The entrepreneurial wave has hit India and everyone wants to be one, everyone wants the freedom. An alternative to the frustrating and non-satisfying 9 to 5 job obviously seems tempting, but not without cons which many are unaware of. I believe entrepreneurship is a mental disorder, an affliction, and definitely not a choice, but a compulsion. Relationships, bank accounts, and mental stamina reach the extreme in an entrepreneurial journey; it is not meant for everybody. We surveyed hundreds of students and young entrepreneurs and the results were unprecedented. Students plan to start-up right after college when they fail to land up with a job and are left with no option. Moreover, more than 80% of the entrepreneurs do not have a prior experience or background knowledge in the sector they want to start-up in.

The Indian startup ecosystem is undoubtedly improving, with tons of incubators and co-working spaces coming up in almost all the cities across India, with startup meetups and workshops happening every weekend and obviously with millions poured in both by the government and by private angels and VCs. But, is the growth in the right direction and are the entrepreneurs really solving real life pain-points? Here are some problems I observed while working closely with over 25 early stage startups during my journey at Startify.

It’s easy! It is very easy to be called an entrepreneur these days, you just need to buy a domain name for under 100 bucks, and update your social media profile to “Founder and CEO”. Entrepreneurship is the latest fad; everyone wants this title. This is true and is happening. On paper, starting a company is very easy and this is exactly what I used to think when I started up initially. But when reality hits you in the face, it’s a bad fall.
Learning: Make sure you are not into business just because it is a new trend, and you think you can make money. Know the reality well and make sure you are ready for the hardships.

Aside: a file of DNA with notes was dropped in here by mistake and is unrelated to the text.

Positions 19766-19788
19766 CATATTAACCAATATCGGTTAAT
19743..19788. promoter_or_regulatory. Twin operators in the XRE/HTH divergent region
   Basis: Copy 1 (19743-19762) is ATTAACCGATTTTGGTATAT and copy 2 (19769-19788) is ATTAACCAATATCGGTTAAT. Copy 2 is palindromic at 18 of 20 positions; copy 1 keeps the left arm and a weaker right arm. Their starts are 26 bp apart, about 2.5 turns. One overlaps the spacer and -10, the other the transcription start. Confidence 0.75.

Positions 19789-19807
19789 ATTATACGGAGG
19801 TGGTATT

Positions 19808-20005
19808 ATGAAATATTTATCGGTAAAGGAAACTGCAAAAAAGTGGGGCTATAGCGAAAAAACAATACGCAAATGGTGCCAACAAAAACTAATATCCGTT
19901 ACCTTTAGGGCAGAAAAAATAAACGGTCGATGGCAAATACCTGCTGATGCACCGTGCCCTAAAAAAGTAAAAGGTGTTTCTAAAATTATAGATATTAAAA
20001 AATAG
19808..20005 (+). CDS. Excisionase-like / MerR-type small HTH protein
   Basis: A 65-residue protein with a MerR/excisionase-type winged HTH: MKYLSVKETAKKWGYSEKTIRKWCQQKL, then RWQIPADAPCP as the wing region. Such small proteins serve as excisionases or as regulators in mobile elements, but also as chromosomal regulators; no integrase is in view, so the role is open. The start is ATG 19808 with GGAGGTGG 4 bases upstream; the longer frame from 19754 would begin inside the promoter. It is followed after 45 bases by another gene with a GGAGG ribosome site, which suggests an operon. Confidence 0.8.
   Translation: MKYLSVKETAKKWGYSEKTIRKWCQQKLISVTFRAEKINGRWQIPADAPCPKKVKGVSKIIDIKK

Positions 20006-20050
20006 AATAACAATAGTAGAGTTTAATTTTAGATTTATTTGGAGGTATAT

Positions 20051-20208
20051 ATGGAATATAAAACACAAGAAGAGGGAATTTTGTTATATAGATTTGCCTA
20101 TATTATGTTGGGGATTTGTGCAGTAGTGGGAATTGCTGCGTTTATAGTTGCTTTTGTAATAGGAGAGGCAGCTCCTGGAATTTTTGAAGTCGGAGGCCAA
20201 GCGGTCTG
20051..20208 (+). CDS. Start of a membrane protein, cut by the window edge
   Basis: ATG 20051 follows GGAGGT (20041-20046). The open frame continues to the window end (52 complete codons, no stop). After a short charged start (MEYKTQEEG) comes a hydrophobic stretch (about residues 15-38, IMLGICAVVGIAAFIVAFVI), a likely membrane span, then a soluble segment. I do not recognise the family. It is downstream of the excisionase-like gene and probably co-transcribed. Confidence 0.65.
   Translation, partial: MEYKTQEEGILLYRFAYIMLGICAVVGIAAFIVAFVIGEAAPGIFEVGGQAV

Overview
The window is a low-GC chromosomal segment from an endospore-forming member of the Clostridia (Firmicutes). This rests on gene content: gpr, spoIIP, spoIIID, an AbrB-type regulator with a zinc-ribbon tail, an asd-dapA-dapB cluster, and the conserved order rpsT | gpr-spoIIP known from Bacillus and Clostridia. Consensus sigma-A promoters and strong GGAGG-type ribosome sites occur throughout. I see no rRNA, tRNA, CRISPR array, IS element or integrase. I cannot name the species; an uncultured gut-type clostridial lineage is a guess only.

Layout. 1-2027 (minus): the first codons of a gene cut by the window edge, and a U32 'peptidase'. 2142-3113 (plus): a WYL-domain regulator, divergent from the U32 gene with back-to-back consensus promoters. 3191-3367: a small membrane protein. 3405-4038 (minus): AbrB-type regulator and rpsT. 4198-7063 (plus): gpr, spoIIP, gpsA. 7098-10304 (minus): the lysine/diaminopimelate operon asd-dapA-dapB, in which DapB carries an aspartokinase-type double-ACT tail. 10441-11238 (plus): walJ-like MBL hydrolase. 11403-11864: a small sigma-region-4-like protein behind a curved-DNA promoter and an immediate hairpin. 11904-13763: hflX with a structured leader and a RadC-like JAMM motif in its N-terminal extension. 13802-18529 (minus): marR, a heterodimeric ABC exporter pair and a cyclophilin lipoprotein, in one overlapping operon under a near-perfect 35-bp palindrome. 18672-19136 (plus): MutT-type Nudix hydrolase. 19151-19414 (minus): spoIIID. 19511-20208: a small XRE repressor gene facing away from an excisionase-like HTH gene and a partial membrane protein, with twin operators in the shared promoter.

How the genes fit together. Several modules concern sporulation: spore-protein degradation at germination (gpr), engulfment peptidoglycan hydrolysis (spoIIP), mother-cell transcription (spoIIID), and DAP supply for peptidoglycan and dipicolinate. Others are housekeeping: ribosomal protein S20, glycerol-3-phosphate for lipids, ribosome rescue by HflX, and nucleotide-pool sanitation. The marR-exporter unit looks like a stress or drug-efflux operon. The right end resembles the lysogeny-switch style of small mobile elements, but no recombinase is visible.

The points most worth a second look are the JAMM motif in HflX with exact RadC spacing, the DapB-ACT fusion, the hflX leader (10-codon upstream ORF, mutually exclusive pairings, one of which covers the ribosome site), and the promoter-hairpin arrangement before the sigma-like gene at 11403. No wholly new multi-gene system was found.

The first step. How did you come up with the idea? This is the question which is very critical and can give a good insight about the startup. Most of the startups today have become mere middleman and there is a lack of innovation. Every city has at least 10 food delivery startups and that is not a problem if one can find a better and an innovative way to do that task. Sadly, people end up copying each other or choose to solve a problem which either does not exist or they themselves do not believe in. In India still, most of the people think ‘startups’ are only app or web based. We need to encourage more food product companies rather than food delivery companies and this is true for every sector. The Indian ecosystem needs more products than services.
Learning: Do not be passionate about being an entrepreneur, but be passionate for the problem you want to solve. Solve a problem which you have yourself faced or have seen others face. Understand what your competitors are doing and do a good research on what your customers want. Solve a problem that really matters!

Brake or break? More than 35% of the startups shut down even before they get their first customer and one of the main reasons of this is the team. Even worse, there are a lot of people who are not starting up because they do not have a cofounder or a developer in their team. Apart from the team, many entrepreneurs end up building castles on paper but nothing in reality. Others, try to make a perfect product with all the features and end up launching too late or not launching at all.
Learning: Your startup is your ship and you are the captain. You need to figure out everything and get things done. Just planning about a startup and waiting for things to happen for long simply implies you are not dedicated towards your startup. Launch your alpha version as soon as possible. Someone rightly said, “If you are not ashamed of your first product, you probably launched it too late.”

Investors vs Customers. Unfortunately, the investors are winning this battle. Even before one is aware of his plans, they want to get funded. I strongly feel that online media is to be blamed for this mindset. With news of startups getting “x million” funded every other day, people consider their startup to be successful if they are funded. Everyone is trying to build a business plan which investors will like, not a one which would benefit their customers. Yes, investors are required at some stage of the startup, and the main journey starts after that. Startups have failed to understand this, therefore end up burning the cash too soon without planning or just keep running after investors without even a prototype.
Learning: Get your first 10 customers, have a proof that people want your service or product. Have a good roadmap to reach a stage you want to and investors will follow. Beware, early investment can be dangerous.

Article published in Udyami North East: UpStart January 2017

Himanshu Sikaria: Initiated Startify, an online incubation portal during his sophomore year at IIT Jodhpur which was recently acquired. Startify had over 100 startups on their platform and over 140 mentors, investors and incubators. Himanshu has also been involved in budding various entrepreneurial ecosystems in Assam and Rajasthan.